China's economy cooled in the second quarter, a slowdown that is likely to extend over the rest of the year as Beijing steers monetary and fiscal policy back to normal after a record credit surge to counter the global crisis.

Annual gross domestic product growth moderated to 10.3 percent from 11.9 percent in the first quarter, the National Bureau of Statistics (NBS) said on Thursday. The reading was slightly below market forecasts of 10.5 percent growth.

Other data suggested that curbs on lending to home buyers and local authorities, along with an ebbing of government stimulus spending and an end to inventory rebuilding, were biting with greater force as the quarter drew to a close.

Particularly striking was a sharper-than-expected drop in factory growth to 13.7 percent in the year to June, below forecasts for 15.3 percent and May's 16.5 percent reading.

But the government showed no sign of being perturbed, partly because the slowdown reflected a high base of comparison in 2009.

Sheng Laiyun, an NBS spokesman, said the GDP growth rate remained high, in line with the average of the past decade and well within Beijing's comfort zone.

The slowing will help our economy avoid overheating and assist in the transformation of our economic model, he said.

Economists polled by Reuters ahead of the data saw full-year growth of 10 percent this year, slowing to 9.0 percent in 2011.


Most economists expect no dramatic policy response to Thursday's figures, which included a drop in consumer inflation to 2.9 percent in the year to June from 3.1 percent in May. Markets had forecast a 3.3 percent rise.

With inflation cresting, Ting Lu with Bank of America Merril Lynch in Hong Kong said the chances of increases in interest rates or banks' required reserves were fading. Beijing was likely to keep up its campaign against property speculation while ramping up spending on public housing to stabilize growth.

Despite the slowing growth, we think the chance for double-dip in China is quite small as China's pragmatic policymakers are quite flexible on policy stance. And they still have a deep pocket to buffer any big slowdown, Lu said.

One risk emphasized by Sheng, the NBS spokesman, stems from the euro zone's debt woes and its belt-tightening plans. Chinese exporters have not suffered so far because they are filling a backlog of orders, but pressure on them in coming months could be quite significant, he said.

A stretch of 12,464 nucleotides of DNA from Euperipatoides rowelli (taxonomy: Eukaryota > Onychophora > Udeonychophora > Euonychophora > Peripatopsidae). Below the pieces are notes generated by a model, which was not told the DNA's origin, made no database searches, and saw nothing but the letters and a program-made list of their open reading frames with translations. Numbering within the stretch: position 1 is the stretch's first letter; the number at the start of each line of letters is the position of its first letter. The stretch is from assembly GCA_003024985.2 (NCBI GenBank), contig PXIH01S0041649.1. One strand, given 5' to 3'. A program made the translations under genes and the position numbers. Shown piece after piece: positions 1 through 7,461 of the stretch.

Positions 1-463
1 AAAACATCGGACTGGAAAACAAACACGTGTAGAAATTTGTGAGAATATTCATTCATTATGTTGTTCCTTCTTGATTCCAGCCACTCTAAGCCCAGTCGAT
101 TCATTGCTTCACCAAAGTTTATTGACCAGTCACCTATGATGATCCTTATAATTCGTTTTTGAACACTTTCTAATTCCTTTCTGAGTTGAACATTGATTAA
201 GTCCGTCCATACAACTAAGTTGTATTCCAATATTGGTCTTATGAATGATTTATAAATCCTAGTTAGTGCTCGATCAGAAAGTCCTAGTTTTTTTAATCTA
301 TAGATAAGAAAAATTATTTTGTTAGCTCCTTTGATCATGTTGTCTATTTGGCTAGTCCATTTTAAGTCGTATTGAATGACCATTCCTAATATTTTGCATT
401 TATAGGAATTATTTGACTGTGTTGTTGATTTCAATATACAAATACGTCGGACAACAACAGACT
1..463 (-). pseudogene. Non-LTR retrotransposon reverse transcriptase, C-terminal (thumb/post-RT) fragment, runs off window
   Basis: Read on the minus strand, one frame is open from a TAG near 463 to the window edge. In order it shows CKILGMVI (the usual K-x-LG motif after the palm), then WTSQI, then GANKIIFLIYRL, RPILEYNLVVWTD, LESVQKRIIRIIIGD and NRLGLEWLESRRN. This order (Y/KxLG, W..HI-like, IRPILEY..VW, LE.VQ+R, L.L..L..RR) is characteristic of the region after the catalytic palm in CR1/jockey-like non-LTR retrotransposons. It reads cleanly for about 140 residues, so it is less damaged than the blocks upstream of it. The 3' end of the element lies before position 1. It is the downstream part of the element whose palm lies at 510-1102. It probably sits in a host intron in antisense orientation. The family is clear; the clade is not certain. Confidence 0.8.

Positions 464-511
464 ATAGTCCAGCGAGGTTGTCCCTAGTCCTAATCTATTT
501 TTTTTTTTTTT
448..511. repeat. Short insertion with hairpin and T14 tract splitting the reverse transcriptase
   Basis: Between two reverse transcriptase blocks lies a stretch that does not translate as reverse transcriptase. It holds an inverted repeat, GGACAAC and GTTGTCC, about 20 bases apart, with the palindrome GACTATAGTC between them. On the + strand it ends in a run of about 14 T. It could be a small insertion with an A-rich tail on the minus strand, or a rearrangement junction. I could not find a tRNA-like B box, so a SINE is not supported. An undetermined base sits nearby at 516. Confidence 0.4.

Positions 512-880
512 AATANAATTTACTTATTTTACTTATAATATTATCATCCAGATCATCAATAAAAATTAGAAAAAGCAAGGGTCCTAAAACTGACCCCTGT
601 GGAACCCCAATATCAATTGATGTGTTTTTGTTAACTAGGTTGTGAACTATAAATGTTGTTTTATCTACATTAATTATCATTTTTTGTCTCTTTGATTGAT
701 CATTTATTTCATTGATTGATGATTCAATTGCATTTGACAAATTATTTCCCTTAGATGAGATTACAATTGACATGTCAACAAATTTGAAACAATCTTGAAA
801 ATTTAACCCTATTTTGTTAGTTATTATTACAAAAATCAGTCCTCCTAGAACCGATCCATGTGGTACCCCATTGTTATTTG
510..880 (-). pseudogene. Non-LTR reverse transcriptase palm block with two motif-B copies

Market reaction was muted, perhaps because most of the figures were leaked earlier in the week.

Asia-Pacific shares outside Japan were down 0.4 percent, back to their opening levels after a brief spike, while the Shanghai stock market shed 0.3 percent. Offshore yuan forwards were little changed.

With no nasty surprises from China, investor concern was focused on the health of U.S. economy after minutes of the Federal Reserve's June meeting showed the central bank was more concerned with the pace of the U.S. recovery.


Consumption was resilient, although annual retail sales growth eased to 18.3 percent in June from 18.7 percent in May.

But year-to-date investment in urban areas in fixed assets such as flats and factories slowed a notch, growing 25.5 percent from a year earlier after a 25.9 percent rise in May.

And Dong Tao, chief non-Japan Asia economist for Credit Suisse in Hong Kong, calculated that factory output, seasonally adjusted, actually fell month-on-month in June for the first time since November 2008.

The good news is the economy is holding up. The bad news is investment is coming down, hence demand for commodities will fall, Tao said.

The moderation in growth, though engineered by the government, makes it increasingly likely that the pace of monetary tightening will slow. The official China Securities Journal said on Thursday that the government should refrain from further policy tightening as the economy may slow more sharply than expected over the rest of 2010.

In the second half of the year, external demand will gradually weaken and the dividend from the trade surplus will fall. This requires an increase in overall social investment and a halt to tightening of both fiscal policy and monetary policy, an editorial said.

Unlike many of its Asian peers, most recently Thailand on Wednesday, China has not raised interest rates this year.

But year-on-year expansion in the stock of outstanding yuan loans slowed to 18.2 percent at the end of June from 33.8 percent as recently as November. Growth in the M2 measure of money supply moderated to 18.5 percent from 29.7 percent over the same period.


Markets worry that the government is applying the brakes too hard to an economy that has been a major engine of the global recovery from the deepest recession in 80 years.

China last year became the top trade partner of Brazil, India and South Africa. German exports to China are booming.

Thursday's figures reinforced the view that the first quarter marked the cyclical peak for China, which is set to overtake Japan this year as the world's second-largest economy after the United States.

Goldman Sachs calculated that, at an annual rate adjusted for seasonal variations, GDP growth fell to 8 percent in the second quarter from 10 percent in the first. Morgan Stanley estimated a more modest decline, to 8.4 percent from 9.2 percent.

We expect growth will ease further in the second half of the year, with external factors likely to determine the severity of the slowdown, said Brian Jackson, a strategist with Royal Bank of Canada in Hong Kong.

(Writing by Alan Wheatley; Editing by Ken Wills and Tomasz Janowski)